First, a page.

Many regions lay claim to a signature beef dish. Britain boasts Beef Wellington, France owns Chateaubriand and Italy is known for scaloppini. However, when Flavored Nation, a culinary festival that showcases an iconic food from each of the 50 states in the U.S., chose the dish to represent Idaho, it wasn’t potatoes, but rather the humble finger steak. While the finger steak is certainly not as highbrow as the afore-mentioned dishes – dispelling any pretense that the word “steak” might evoke – it represents the down-to-earth Western lifestyle just fine. It also just makes sense to represent Idaho with a beef dish, given that the state has more cattle than people.
Finger Steaks are like the Northwest’s answer to Southern fried chicken.
Beef is cut into finger-length strips, then breaded or battered, and quickly fried until golden and crispy. Cuts of beef used vary as do the recipes for the batter – recipes that tend to be guarded with the seriousness of a national secret or the Hope diamond. Often an order of finger steaks is delivered in a parchment-lined plastic basket (thus dispelling any lingering pretense) with a mound of French fries and some form of mandatory dipping sauce. For some locals, these are a near-addiction.
So who is accredited with this culinary creation? Well, you can't tell the history of finger steaks without talking about three things – Mylo Bybee, the Torch Lounge and B and D Foods.
A U.S. Forest Service meat cutter/chef, Bybee was working in the central mountains of Idaho. He was intent on using everything possible, including the trimmings from the steak. He created the iconic dish and took the recipe with him when he opened Mylo’s Torch Lounge in Boise in the late 50’s. The restaurant quickly became famous for its finger steaks, so much so that many people have tried reproducing them at home.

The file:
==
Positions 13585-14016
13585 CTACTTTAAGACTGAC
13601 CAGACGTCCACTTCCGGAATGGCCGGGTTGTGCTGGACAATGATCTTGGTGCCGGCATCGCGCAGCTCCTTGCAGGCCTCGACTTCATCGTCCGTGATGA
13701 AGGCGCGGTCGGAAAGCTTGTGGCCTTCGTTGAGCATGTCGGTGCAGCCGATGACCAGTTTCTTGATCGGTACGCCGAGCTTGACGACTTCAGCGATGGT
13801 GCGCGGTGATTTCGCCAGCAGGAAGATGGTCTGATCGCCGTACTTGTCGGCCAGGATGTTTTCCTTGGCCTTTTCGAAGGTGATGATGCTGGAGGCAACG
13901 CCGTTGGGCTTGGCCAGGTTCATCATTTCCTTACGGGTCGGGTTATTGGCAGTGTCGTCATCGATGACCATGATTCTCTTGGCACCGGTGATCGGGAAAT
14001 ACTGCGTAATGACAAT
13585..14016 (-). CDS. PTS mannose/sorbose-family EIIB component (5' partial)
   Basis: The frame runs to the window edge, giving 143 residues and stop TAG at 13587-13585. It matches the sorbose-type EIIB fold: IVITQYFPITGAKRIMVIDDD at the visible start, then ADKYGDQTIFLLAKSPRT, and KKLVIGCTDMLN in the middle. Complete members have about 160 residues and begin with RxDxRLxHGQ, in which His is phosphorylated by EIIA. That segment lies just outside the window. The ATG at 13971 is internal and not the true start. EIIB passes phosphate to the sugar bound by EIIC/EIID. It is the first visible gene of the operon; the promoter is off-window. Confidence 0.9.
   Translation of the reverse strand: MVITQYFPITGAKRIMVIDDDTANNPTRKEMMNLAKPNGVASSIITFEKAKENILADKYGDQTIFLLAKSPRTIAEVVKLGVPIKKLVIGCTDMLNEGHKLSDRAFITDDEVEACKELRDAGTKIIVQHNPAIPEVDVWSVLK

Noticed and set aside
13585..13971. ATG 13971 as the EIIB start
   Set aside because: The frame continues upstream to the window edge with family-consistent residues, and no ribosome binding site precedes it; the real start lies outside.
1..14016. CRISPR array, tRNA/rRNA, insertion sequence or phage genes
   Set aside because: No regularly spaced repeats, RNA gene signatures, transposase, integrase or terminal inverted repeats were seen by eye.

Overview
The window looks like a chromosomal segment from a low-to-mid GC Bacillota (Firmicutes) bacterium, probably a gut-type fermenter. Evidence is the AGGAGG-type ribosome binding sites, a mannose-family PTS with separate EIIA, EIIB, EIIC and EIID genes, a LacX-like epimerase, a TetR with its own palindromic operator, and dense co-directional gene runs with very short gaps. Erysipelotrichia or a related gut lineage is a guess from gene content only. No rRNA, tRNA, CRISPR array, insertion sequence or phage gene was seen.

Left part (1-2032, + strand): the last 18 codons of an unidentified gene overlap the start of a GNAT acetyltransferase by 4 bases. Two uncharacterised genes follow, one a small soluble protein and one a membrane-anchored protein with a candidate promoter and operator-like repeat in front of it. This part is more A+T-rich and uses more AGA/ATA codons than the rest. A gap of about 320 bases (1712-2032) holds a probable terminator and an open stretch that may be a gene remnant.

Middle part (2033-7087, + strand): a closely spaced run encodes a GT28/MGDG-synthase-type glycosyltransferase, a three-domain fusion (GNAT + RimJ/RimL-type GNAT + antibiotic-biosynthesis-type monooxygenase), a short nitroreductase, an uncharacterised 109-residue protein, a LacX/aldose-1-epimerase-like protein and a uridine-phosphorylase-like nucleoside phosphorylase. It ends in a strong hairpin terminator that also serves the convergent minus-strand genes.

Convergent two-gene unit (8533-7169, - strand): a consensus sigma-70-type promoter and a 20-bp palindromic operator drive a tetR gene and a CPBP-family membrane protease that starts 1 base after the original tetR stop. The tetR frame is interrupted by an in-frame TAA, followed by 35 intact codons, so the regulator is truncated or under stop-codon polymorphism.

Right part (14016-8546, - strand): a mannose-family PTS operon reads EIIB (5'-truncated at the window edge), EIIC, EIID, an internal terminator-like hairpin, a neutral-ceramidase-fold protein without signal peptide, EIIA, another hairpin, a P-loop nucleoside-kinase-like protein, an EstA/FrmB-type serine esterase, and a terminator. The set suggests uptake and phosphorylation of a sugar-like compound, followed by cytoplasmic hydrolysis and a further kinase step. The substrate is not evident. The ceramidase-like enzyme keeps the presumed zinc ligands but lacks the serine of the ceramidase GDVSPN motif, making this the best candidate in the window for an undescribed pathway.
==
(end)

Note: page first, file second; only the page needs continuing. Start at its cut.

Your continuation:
But there’s more to the story of Finger Steaks, and that’s where B and D Foods comes in. Red Steer was a popular chain of drive-in restaurants started in the late '50s by Clair Hawkins and three of his brothers. The popular restaurant had 50 or so locations in the Mountain States during its height. One of their signature menu items was the Crinkle Steaks Dinner.
Hawkins recognized that making finger steaks from scratch at each location was too labor intensive so in 1976 he started B and D Foods. They have been making finger steaks for foodservice ever since, selling mainly to fast and fast-casual establishments. Primarily the restaurants are in Idaho, although they do have a peppered finger steak that has found a market in Texas. The company produces some 600,000 pounds of finger steaks each year.
Traditionally finger steaks are served with cocktail or fry sauce and French fries. However, don't let that limit your creativity! Try any of these adaptations below.
When it comes to serving up Idaho Finger Steaks, personal taste reigns supreme. They can be served with almost any dipping sauce you prefer, but in Idaho, the most popular condiment for dipping is cocktail or fry sauce.
• 1 cup mayonnaise
• 2 tablespoons mayonnaise
• 1/4 cup white sugar
• 1/2 teaspoon salt
• 1/8 teaspoon paprika
• 1/4 teaspoon ground mustard
• 1/2 teaspoon onion powder
• 1/2 cup ketchup
• 2 tablespoons red wine vinegar
• 1 1/2 teaspoons Worcestershire sauce
Recipe Source: https://www.allrecipes.com/recipe/217152/idaho-fry-sauce/